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Market Update: Hot-and-Cold Cycle Reaches Fire-and-Ice
Quarterly pallet and lumber market report covering hardwood, softwood and pallet cores.
By Jeff McBee
Date Posted: 6/1/2000
An unusually mild, dry winter in most areas of the country has made for excellent logging and high sawmill production all year. Except for New England and the Southeastern Seaboard, the hardwood sector has had strong raw material flow all year.
Too strong by some accounts. The open winter pushed production levels beyond demand for most industrial items. Railroad mergers have brought the tie market almost to a standstill. Other industrial markets, such as flooring, framestock, board road and blocking, have all seen demand falter.
Prices for low-grade hardwood material have been relatively steady. There was some brief upward pressure related to rising fuel costs. The Southeastern Seaboard experienced upward price pressure that was supply-related.
Pallet demand has run into the dreaded hot-and-cold cycle again. The trend currently is more like fire-and-ice. Most contacts reporting strong activity are also reporting short lead times.
The labor shortage seems to grow worse by the day. The combination of last-minute orders along with the labor shortage has been downright toxic.
Pallet suppliers report some slight improvements in pallet prices. Some have passed along the increased fuel costs. Margins have been squeezed thin.
The softwood grade market on the West Coast has faltered at the most unexpected time. April is usually when mills are struggling to keep up with demand from the housing market. Instead, mills and traders in the grade market have been concerned with the sluggish start to the building season.
Grade market lumber futures fell dangerously close to level with cash sales, which is highly unusual for spring.
The travails of the grade market are benefitting the pallet community. Pallet manufacturers report utility material, particularly in short lengths, is providing some of the best bargains in the pallet lumber market.
Economy 2x4 has gone from a supply-demand balance to filling the pipeline to surplus in a short amount of time.
Mills and traders report lower prices are being met with the same apathy they have faced most of the year. Despite relatively solid industrial demand, contacts on the selling side of the transaction are beginning to think the market will be slow to rebound until production pulls back.
Many pallet lumber buyers have maintained an off-the-market posture for most of the year. Others have seen inventories grow and are now positioning themselves in the same fashion. This could compound the problems for those attempting to sell pallet material.
Economy 2x6 was almost impossible to find early in the year but has recently been accumulating quickly in the pipeline also. Many pallet suppliers have converted customers to specs that revolve around 4-inch material, and this has lessened the interest in 2x6 stock.
West Coast cut stock prices have been volatile as the cut stock market has taken a beating all year. Most of it has been self-inflicted. The competition has been fierce enough to drive some cut stock mills off the market and some out of business. The latest downturn in the random market has caused some further slippage in cut stock prices.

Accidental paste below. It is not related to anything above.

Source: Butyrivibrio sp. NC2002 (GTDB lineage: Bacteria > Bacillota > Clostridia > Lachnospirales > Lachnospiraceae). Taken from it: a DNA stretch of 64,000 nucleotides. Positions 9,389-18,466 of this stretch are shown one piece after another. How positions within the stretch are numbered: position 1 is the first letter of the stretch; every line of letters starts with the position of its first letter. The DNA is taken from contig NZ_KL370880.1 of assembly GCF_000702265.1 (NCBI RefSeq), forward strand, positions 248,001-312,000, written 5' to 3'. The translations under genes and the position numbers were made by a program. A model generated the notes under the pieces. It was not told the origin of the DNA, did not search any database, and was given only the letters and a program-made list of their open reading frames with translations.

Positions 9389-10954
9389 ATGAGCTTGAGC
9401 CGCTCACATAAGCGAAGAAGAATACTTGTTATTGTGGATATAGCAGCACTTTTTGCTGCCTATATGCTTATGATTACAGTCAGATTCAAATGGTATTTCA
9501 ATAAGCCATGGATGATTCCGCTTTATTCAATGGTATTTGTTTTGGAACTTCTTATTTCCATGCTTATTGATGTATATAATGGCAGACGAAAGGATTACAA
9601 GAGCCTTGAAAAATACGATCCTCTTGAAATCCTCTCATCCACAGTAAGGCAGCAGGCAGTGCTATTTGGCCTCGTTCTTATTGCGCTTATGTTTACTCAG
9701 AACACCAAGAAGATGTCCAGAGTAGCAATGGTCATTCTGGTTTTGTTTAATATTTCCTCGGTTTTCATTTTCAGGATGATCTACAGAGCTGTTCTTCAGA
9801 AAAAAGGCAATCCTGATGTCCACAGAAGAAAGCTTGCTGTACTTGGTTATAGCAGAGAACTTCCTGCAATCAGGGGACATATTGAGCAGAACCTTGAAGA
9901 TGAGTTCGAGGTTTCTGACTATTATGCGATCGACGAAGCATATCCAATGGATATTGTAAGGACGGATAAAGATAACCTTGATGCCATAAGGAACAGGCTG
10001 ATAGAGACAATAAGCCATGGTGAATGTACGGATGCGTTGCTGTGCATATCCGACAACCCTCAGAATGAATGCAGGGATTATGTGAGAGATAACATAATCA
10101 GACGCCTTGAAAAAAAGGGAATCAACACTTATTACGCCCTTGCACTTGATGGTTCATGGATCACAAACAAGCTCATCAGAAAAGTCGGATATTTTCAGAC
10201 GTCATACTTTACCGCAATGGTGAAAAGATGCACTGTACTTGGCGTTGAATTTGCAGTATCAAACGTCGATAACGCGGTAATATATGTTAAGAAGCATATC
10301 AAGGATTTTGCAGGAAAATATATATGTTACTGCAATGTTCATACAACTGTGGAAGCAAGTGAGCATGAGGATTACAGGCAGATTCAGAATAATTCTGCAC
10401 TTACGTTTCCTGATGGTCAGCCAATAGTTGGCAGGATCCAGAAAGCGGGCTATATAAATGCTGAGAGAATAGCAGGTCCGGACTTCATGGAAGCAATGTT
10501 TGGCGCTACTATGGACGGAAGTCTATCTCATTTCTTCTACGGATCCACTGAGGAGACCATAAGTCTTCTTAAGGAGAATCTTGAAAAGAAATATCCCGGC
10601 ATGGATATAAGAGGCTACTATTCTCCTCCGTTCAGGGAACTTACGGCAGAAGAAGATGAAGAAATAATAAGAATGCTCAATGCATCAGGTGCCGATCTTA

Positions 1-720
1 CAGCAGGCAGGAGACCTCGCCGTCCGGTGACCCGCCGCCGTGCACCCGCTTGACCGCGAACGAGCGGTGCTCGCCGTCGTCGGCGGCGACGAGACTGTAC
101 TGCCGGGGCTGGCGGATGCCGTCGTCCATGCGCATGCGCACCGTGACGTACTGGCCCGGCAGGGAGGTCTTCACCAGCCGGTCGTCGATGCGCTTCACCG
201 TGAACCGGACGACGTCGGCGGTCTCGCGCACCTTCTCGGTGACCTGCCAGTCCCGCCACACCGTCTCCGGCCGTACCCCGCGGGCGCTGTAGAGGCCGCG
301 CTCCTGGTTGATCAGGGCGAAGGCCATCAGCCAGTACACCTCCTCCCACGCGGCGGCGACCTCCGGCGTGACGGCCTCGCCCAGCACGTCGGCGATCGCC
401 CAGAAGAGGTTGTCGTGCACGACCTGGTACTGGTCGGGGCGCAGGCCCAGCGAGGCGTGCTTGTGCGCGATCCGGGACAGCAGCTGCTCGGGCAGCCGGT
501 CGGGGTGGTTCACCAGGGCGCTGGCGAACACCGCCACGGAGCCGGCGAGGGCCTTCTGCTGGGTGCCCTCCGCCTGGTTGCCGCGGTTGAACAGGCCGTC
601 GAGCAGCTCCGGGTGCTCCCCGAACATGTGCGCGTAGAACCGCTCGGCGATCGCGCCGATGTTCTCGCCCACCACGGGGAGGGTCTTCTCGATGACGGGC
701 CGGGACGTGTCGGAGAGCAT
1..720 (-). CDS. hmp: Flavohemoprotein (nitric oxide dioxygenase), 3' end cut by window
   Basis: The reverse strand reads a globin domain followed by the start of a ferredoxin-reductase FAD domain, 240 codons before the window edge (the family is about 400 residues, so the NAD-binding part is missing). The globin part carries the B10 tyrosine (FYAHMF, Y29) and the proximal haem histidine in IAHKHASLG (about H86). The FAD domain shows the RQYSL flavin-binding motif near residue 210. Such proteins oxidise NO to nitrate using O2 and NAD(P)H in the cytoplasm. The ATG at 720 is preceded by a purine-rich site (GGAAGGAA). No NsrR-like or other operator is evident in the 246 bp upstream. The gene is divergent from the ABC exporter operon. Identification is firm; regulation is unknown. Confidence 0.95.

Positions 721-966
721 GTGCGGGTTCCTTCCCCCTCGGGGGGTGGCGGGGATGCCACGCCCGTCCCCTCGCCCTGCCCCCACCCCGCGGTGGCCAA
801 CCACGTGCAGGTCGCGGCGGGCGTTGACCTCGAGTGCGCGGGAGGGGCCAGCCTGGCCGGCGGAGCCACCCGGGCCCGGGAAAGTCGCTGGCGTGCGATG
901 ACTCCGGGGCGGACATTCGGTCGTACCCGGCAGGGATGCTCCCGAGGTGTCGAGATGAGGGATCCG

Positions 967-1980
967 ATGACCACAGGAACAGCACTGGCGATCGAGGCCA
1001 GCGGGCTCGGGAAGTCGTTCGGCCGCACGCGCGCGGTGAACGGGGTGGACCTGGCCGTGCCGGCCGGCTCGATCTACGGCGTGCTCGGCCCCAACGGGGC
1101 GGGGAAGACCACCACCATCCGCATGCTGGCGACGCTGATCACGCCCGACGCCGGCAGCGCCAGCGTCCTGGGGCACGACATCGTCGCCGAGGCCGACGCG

Pallet demand has improved quite a bit compared to the first quarter but is still not quite up to expectations. The industrial sector in California has come back to life. All indications are that the agribusiness market in central California will be stronger than normal. High-tech accounts have been the strongest sector in the Western market and show no signs of slowing.
The tight core supply that has challenged the pallet recycling community seems to have eased somewhat. There are still some shortages, but they are not nearly as severe. In areas where the supply has improved, the only common thread shared from region to region is that used pallet demand is no longer white hot. The core supply seems tightest in the Southeast.
In some markets in the South, the availability of #1 pallets is approaching critical levels. Part of the problem is in the inbound mix. This problem is not limited to the South but seems to be the most pronounced in this region. Many areas of the country report the inbound mix of pallets is shifting decidedly toward #2s.
Third-party management and pallet recycling are contributing factors to the decline of the overall quality of the available pallet pool.
Recycled pallet demand is about on par with traditional seasonal expectations. Demand in the South is stronger than in the North. Overall demand is good but falls far short of the frenzied pace that has been the norm the past 18 months. Business is best described as comfortably busy.
The entire pallet community, both new and used, is suffering labor shortages. The problem affects the recycled market more because of the labor-intensive nature of the business. The problem usually intensifies in the summer months when construction jobs attract some labor away from the pallet market.
Core acquisition costs have been generally stable. A few companies managed to trim acquisition costs. These movements were isolated and could hardly be considered trends, but it nevertheless was the second month in a row of declining cores costs.
Recycled pallet prices held rock solid in all regions. Prices for #2 GMA pallets are trending slightly higher. Fuel costs are not impacting recyclers as much as manufacturers of new pallets.
(Editor’s Note: Jeff McBee is an analyst who researches and writes about the pallet industry and its raw material markets for Pallet Profile Weekly, the only weekly report dedicated to serving the pallet industry. For information on subscribing to Pallet Profile Weekly, call (800) 805-0263 and ask for Jeff.)